Baptist Global Response’s Disaster Relief Efforts Continue in the Bahamas

Tom Kilpatrick meets with a woman and child as a team of Southern Baptists survey Hurricane Dorian damage in the Bahamas. Southern Baptists are finalizing plans this week to link Southern Baptist state conventions to 13 Baptist churches in the Bahamas and their communities to provide relief and begin the rebuilding effort. Photo by Bruce Ashburn/IMB.

About three weeks after the Bahamas experienced one of the most devastating hurricanes in its history, a team of Southern Baptist leaders is on the ground in the island nation looking for additional ways Baptists can support relief efforts.

Representatives from Baptist Global Response (BGR), the International Mission Board (IMB), and Southern Baptist Disaster Relief (SBDR) will participate in the effort and will finalize partnerships with Baptist churches in the Bahamas for additional support.

BGR is leading the Southern Baptist response to Hurricane Dorian damage in the Bahamas and began responding soon after the storm hit. BGR has partnered with local Baptist churches and the disaster response arm of the Bahamas National Baptist Missionary & Education Convention.

Since the storm hit in early September, BGR has been working through these national partners to provide food, hygiene items, blankets and tarpaulins for evacuees. They’ve also supported efforts to train counselors and chaplains in impacted areas.

Jeff Palmer, chief executive officer of BGR, asked Southern Baptists to “pray for the partnerships that are going on because that’s the key in figuring out what we can do, what needs to be done and how we can leverage the resources of Southern Baptists to help Bahama Baptists and their communities recover and do it in a way that gives glory to God.”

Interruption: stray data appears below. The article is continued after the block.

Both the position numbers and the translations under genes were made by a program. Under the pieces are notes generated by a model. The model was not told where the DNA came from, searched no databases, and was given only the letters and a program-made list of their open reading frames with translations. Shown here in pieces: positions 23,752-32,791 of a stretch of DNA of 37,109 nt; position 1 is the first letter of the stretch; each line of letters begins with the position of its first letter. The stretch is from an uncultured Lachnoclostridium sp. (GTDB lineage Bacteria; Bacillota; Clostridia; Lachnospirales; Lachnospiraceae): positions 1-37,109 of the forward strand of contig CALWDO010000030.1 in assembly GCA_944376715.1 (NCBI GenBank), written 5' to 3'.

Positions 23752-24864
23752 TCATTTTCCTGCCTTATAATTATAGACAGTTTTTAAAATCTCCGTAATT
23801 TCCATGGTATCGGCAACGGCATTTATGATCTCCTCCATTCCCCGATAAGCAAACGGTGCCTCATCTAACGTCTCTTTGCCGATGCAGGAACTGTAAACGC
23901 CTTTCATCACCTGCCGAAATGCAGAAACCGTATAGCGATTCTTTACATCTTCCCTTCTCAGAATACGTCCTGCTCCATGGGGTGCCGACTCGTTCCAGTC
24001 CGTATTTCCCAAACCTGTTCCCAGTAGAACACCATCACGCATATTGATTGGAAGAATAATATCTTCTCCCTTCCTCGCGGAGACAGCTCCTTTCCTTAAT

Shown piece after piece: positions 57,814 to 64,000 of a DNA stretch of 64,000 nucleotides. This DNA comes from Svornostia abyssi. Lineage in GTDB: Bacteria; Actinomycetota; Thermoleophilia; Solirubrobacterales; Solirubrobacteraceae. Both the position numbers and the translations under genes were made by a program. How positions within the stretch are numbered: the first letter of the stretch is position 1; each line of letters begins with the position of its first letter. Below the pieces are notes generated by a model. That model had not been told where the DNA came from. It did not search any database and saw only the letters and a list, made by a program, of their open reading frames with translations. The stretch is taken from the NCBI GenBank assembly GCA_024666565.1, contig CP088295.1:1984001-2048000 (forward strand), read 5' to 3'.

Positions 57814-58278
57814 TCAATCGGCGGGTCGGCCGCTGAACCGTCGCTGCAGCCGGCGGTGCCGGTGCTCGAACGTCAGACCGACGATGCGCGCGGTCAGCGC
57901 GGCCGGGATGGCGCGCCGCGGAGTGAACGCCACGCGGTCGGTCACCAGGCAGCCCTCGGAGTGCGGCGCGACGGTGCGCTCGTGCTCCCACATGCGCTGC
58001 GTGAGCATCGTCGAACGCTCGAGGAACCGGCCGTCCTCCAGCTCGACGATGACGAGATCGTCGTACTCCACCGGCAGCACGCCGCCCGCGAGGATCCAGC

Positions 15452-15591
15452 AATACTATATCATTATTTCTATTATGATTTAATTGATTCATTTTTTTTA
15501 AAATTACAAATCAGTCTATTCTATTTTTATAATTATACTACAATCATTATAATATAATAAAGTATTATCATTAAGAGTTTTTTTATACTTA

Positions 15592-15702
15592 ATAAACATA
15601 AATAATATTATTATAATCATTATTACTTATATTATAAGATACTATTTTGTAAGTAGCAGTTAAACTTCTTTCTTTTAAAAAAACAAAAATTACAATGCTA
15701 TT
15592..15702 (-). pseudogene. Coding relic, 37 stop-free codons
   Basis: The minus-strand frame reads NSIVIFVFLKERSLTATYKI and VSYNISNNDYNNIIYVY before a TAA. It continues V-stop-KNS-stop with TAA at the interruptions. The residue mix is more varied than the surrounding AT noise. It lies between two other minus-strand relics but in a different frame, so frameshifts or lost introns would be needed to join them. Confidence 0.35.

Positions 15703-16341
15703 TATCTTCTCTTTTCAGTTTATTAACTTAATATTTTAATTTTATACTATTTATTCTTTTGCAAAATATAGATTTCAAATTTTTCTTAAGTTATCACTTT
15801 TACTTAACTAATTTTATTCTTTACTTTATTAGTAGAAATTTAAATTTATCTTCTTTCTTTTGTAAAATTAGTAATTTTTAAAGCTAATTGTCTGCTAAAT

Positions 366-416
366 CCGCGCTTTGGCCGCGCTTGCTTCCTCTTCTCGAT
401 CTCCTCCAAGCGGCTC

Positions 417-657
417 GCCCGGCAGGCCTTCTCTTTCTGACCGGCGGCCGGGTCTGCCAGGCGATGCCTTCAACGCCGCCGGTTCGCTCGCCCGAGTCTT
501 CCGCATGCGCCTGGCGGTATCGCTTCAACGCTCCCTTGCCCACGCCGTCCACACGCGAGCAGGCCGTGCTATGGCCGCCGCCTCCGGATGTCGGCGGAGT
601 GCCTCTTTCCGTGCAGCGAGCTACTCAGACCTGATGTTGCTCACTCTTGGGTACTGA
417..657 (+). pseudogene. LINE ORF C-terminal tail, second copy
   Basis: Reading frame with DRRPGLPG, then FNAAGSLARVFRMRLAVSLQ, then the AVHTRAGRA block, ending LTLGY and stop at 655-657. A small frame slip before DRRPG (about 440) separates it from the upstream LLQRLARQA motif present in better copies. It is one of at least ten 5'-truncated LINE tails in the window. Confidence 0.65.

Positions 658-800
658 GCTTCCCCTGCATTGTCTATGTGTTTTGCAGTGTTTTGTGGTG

Southern Baptists will be working alongside the Bahamas Baptist disaster relief teams that BGR has trained and served beside in other disaster situations, Palmer noted.

“We already have those great relationships,” he said. “We’ve already empowered them. This is just helping them. At the end of the day, when all the disaster relief groups from the U.S. go back, the Bahama Baptists are still there. We want God to be the champion in this, and we want our local Baptist partners to be, as well.”

As SBDR network leaders arrive in the Bahamas this week, they will look specifically for ways SBDR chaplains can support the Bahamas’ Baptists, particularly pastors.

Sam Porter, executive director of SBDR, noted that with U.S. disasters he has seen 75 to 80 percent of pastors either move on or leave the ministry within two years of disasters. Southern Baptists, he said, have hundreds of trained chaplains with experience helping people through trauma who can be mobilized to help pastors and others.

“We have asked each state director to come up with the very best,” Porter said.

“That was what I call the A-team, the starting lineup so to speak of chaplains,” he noted. “When we send a team, we need to have a trained chaplain that they would be willing to put in the toughest situation of all. The Bahamas is one of those tough situations. There are several hundred people who they will discover, before this is over, have died or they will never find again.”

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Source: Baptist Press